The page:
BHS Colors Red & White?!?!?!  
Thursday, November 21, 2002
By Ed Patenaude/ Webster
So I've Heard Column

While Green and White is a given in identifying Bartlett High School athletic teams, this wasn't the case when Walter "Chief" Kosnoski first played sports at the town high school.
BHS teams were spangled in red and white when he enrolled at the school in 1923, Mr. Kosnoski said some time ago when we briefly discussed BHS athletics. The color switch--red to green--took place after the 1926 Thanksgiving Day game between the red and white of Bartlett and the maroon and gray of Wells High.
"There was a thaw and the field became muddy," Mr. Kosnoski, now 94, remembered. "Guys on both teams went sliding all over the place." He was a senior and the BHS fullback. "The fans couldn't tell the players apart."
The Turkey Day clash was at Marcustry Park, now the Webster Little League complex off Lake Street. Southbridge High School, known for many years as Mary E. Wells High, changed its name but it retained its school colors.
Bartlett won the 1926 game, 25 to 7. Wells High played its home games at Gibralter Field, Mr. Kosnoski recalled. The field was somewhere near the Globe Village section of Southbridge, he believed.
Circumstances prevented a follow up with Mr. Kosnoski so I settled for a bit of research.
The weather was fair but, as Bartlett's starting fullback recalled, there had been a thaw and the thunder of cleats turned parts of the field into soft, sticky earth. Mud caked most of the uniforms on both teams as the game wore on, making gray indistinguishable from white, and mud splattered red wasn't that much different from mud splattered maroon.
The muddy session apparently caused some concerns in Southbridge, but it was the kids at BHS that agitated for change, pressing their case through a student government group. Bartlett's red was but a couple of shades from Wells' maroon, they said. Besides, another opponent, Northbridge, wore similar colors.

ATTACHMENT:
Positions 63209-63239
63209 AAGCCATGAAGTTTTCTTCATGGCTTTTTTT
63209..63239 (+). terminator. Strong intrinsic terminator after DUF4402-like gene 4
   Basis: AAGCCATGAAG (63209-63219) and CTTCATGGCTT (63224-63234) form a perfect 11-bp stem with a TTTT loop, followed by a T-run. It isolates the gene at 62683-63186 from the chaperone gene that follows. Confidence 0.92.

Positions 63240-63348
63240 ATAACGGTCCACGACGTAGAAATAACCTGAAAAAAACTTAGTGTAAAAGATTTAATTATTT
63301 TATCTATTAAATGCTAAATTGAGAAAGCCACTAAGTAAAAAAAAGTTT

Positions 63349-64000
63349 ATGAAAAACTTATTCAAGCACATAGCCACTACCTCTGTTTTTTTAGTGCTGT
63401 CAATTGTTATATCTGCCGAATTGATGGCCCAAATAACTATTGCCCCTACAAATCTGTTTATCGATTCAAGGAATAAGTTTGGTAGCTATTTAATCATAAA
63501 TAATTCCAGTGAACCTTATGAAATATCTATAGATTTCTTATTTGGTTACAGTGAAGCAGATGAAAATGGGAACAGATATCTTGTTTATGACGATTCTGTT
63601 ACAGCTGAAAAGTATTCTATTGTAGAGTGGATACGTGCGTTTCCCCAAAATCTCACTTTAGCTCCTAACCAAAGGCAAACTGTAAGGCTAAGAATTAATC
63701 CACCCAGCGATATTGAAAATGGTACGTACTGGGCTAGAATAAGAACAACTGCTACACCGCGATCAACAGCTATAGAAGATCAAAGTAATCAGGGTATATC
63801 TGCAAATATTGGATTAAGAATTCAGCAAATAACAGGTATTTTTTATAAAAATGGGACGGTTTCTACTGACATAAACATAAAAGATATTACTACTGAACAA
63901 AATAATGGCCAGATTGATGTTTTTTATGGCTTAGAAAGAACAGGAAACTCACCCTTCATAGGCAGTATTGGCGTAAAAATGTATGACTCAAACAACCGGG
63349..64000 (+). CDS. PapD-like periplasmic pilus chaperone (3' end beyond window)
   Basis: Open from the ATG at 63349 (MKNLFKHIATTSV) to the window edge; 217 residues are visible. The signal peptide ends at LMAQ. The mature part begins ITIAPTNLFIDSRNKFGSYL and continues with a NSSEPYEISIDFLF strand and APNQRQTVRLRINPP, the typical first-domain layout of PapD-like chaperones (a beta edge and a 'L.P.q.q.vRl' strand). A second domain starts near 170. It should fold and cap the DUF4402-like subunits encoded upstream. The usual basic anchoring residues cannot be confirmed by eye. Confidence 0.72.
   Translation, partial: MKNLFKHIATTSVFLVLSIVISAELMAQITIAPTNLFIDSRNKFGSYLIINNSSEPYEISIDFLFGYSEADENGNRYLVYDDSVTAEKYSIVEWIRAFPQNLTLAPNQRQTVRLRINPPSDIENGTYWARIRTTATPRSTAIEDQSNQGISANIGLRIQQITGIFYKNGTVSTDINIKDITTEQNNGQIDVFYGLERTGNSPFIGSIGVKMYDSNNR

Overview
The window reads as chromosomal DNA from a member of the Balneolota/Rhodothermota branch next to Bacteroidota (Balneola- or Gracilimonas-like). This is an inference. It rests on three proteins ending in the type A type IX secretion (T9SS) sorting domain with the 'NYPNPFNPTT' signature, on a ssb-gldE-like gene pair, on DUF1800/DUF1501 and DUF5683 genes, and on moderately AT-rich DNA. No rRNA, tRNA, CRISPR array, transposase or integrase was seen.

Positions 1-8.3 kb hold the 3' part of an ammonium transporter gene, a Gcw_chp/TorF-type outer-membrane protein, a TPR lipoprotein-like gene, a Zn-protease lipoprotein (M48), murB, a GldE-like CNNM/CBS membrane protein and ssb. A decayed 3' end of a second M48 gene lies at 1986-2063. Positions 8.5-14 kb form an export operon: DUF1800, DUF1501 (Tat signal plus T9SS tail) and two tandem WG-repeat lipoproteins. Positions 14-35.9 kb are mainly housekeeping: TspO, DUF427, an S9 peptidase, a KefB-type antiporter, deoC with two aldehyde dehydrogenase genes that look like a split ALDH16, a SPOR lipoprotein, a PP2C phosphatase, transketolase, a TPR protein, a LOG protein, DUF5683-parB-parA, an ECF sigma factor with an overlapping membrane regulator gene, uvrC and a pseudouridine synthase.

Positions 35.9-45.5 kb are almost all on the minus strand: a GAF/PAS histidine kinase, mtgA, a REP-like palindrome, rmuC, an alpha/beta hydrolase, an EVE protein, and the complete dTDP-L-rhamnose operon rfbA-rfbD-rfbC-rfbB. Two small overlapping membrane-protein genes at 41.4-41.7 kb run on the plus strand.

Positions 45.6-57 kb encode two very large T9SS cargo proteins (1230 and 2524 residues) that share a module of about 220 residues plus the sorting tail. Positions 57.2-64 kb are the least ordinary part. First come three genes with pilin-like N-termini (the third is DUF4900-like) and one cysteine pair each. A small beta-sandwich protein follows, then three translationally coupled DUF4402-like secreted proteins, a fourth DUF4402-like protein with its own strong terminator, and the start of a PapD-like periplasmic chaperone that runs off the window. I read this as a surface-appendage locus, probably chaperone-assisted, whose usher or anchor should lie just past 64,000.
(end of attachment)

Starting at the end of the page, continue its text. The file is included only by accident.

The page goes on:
The school's athletic council authorized a student survey. The teen-aged board narrowed choices to Dartmouth green and white, black and white, and crimson and black. Slips of paper were distributed in homerooms the morning of Dec. 13, 1926. Students penciled their selections, and folded the papers. The votes were collected and brought to the office of Principal James A. Lobban.
Student council officers and others prepared to count the ballots but so many of them wound up green and white through the segregation process that the choice was obvious. No count was made.
Although they promised to implement the decision, the school's athletic council, with four school officers and three alumni, delayed formal acceptance, procrastinating because they had an eye vote, size of the suggested color pile, as opposed to an actual counted number.
While the council's internal debate delayed the switch a couple of weeks, formal approval was given Jan. 15, 1927, and Bartlett's basketball team came out with green and white striped jerseys before the season was over. A three sports star, Mr. Kosnoski said he had a photograph of the first hoop team to wear green and white. The stripes ran north-south, up and down the game jerseys, he said.
The BHS baseball team, with Captain Walter Kosnoski at first base, played its opening game April 26, 1927 against South High of Worcester, furnished with green and white caps. Chairman John E. Goggin of the Board of Selectmen threw out the first ball, and Chairman Herbert C. Branch represented the School Committee. Mr. Kosnoski, known for his many years of service to town teams, the Webster Little League and its umpiring crew, has always followed Bartlett sports.
He tabbed Leo Biron, the retired Shepherd Hill Regional High School teacher-coach, as one of the best quarterbacks to ever play for the Green and White. Mr. Kosnoski's observation, made some time ago, has been confirmed. Mr. Biron was in the first Bartlett High Scho
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Telegram & Gazette

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